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Eric COATES (1886-1957)
Suite: The Three Men (1935) [23:19]
Concert Valse: Dancing Nights (1932) [8:12]
Two Symphonic Rhapsodies: I Pitch my Lonely Caravan; Birdsongs at Eventide/I Heard You Singing (1933) [5:06; 5:19]
Idyll: Summer Afternoon (1924) [3:53]
Ballet: The Enchanted Garden (1946) [21:11]
Concert Valse: Footlights (1939) [5:50]
Suite: Four Centuries: IV Rhythm (20th Century) (1942) [6:57]
March: London Bridge (1934) [4:31]
London Philharmonic Orchestra/Barry Wordsworth
rec. 1990s? DDD
LYRITA SRCD213 [76.19]


Elgar was one of Coates’s most admiring auditors and used to insist on receiving his discs. He must have been one of the earlier collectors to announce to the younger man that he’d "worn out" his disc of one of Coates’s tunes. Fortunately we can’t wear out this long-delayed specimen from the newly revivified Lyrita label. In it we have a good selection, endearingly served up by Barry Wordsworth and the LPO. Pressed and copyrighted 2007 though they may be these are assuredly much earlier.

The Three Men suite is a brisk study in contrasts. The Man from the Country whistles a folkloric tune and walks with a brisk gait. He’s confident, elegant and certainly no bumpkin; his county is more the metropolitan fringes of Sussex from the sound of it than the rude acres of, say, Gloucestershire; and his breezy nonchalance reaches an impassioned climax; no yokel, he, more an umbrella-and-bowler sort of chap. The Man-about-Town might even be Coates himself – laid back, twinkling, terpsichorean, off for a Foxtrot at the Monseigneur perhaps. There’s a Glamorous Nights feel to this – deliciously knowing. The Man from the Sea brings with him an absorbing shanty feel but otherwise not too much nauticalia. Three Blind Mice makes a bid for melodic freedom and there’s a crafty fugal section as well – so this chap has a whimsical sense of humour, and doesn’t take himself too seriously. These three wittily pointed character portraits are a delight – what a pity Elgar never lived to hear them.

Dancing Nights is a concert waltz (valse to be accurate) and an elegant and astute affair written in 1932. The following year Coates crafted the Two Symphonic Rhapsodies. The first is I Pitch my Lonely Caravan in which Coates seems to relive his early years as an orchestral and chamber viola player – this is sunk deep in the Russian muse, Tchaikovsky predominately. The second Rhapsody gives us the great hits Birdsongs at Eventide and I Heard You Singing. The former sings with ripe affection whilst the latter explores the sheer singability of the song with practised charm.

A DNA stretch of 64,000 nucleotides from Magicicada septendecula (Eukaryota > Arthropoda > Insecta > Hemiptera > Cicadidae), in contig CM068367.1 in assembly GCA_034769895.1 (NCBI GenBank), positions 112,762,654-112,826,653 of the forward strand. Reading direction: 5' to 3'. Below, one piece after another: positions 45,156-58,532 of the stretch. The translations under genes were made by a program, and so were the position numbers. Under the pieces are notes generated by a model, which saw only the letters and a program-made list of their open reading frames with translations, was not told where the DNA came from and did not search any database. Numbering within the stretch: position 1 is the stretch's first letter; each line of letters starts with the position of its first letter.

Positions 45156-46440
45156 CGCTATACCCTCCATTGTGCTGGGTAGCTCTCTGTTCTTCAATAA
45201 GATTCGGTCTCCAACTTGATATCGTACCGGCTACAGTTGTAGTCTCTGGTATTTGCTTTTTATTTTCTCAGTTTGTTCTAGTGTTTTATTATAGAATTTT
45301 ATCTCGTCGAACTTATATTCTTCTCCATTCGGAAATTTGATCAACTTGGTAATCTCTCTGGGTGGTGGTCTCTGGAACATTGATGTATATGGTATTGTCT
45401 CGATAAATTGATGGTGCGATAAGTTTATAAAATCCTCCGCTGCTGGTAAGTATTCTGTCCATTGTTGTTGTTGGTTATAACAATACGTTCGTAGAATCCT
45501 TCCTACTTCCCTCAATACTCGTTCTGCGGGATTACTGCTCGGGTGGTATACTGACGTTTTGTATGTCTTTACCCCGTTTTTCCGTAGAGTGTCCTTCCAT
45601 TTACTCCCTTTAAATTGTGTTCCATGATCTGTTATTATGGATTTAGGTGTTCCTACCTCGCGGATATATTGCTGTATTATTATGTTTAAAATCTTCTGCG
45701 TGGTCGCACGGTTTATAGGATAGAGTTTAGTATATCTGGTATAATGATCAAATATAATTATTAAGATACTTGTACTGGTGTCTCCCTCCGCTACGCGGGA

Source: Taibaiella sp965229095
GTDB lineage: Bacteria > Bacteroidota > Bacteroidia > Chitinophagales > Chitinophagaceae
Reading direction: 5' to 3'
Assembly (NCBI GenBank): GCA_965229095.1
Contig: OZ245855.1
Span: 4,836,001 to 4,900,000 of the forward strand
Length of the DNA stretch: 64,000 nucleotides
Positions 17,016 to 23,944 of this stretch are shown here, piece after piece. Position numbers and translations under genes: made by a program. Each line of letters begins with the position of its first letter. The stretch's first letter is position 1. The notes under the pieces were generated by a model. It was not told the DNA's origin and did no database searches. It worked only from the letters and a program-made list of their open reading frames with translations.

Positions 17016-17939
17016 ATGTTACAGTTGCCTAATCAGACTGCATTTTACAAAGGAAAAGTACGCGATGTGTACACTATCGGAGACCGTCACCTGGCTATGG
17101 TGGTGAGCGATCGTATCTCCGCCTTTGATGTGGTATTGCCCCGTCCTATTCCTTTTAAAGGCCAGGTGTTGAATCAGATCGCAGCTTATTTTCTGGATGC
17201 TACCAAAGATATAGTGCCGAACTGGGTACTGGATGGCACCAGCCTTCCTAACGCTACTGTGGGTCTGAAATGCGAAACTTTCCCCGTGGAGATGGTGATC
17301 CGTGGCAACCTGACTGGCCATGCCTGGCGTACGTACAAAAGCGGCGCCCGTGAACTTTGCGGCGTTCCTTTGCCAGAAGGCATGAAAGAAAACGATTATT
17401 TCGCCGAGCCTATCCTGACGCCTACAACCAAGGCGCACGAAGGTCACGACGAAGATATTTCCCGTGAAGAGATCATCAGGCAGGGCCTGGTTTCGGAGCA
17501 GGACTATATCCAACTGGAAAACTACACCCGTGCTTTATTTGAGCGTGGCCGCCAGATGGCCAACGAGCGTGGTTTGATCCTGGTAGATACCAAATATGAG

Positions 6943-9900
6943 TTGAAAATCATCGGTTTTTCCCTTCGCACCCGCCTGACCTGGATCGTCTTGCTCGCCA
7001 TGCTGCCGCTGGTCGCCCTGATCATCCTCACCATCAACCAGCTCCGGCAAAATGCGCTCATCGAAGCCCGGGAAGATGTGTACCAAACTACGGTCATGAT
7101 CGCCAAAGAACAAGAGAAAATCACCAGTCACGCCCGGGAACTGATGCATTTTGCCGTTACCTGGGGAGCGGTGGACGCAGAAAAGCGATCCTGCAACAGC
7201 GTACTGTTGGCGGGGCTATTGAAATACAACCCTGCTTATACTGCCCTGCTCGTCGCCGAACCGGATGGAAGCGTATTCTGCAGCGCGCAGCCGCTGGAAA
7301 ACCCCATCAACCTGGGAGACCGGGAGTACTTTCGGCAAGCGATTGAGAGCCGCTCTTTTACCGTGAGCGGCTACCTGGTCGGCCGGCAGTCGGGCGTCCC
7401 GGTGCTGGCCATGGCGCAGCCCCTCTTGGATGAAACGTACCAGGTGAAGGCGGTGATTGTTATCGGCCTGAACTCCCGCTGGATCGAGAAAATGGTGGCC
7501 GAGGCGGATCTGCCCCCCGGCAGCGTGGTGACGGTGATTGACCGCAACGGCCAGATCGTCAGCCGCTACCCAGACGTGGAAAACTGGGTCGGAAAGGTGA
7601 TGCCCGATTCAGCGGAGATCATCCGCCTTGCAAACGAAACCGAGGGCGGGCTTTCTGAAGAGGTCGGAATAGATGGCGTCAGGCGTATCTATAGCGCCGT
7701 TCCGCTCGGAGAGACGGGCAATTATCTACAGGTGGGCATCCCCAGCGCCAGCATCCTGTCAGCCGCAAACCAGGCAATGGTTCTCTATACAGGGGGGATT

The longest single work is the 1946 Ballet: The Enchanted Garden which clocks in at twenty-one minutes. This is a most enjoyable fare and shows the range of influences on Coates – a most open-minded composer not least when it came to transatlantic trends. There’s an awful lot of Gershwin here, from the syncopation to the actual accent of the melody lines – some Kern as well (he was clear about his admiration for Kern). Some passages do sound very Porgy-like and there are hints of An American in Paris as well. The cheeky fugue is followed by a dreamy end.

To wrap up this delightful programme – well selected and with not overmuch opposition in the catalogues - we have a trio of pieces. Footlights is an avuncular waltz, London Bridge a well known March – splendid trio, nautical air – and there is the final movement from the Four Centuries suite of 1942 – Rhythm. This, very naughtily, is a paraphrase of Fascinating Rhythm – complete with dance band saxophones and off-beat Max "Frying Tonight" Bacon percussion.

This is a secure port of call for all Coates collectors. Its Lyrita brother volume, with Boult conducting Coates, is now also available and has been reviewed by me. This Wordsworth volume however has more Coates, rarer Coates, and better-played Coates.

Jonathan Woolf

see also review by Rob Barnett




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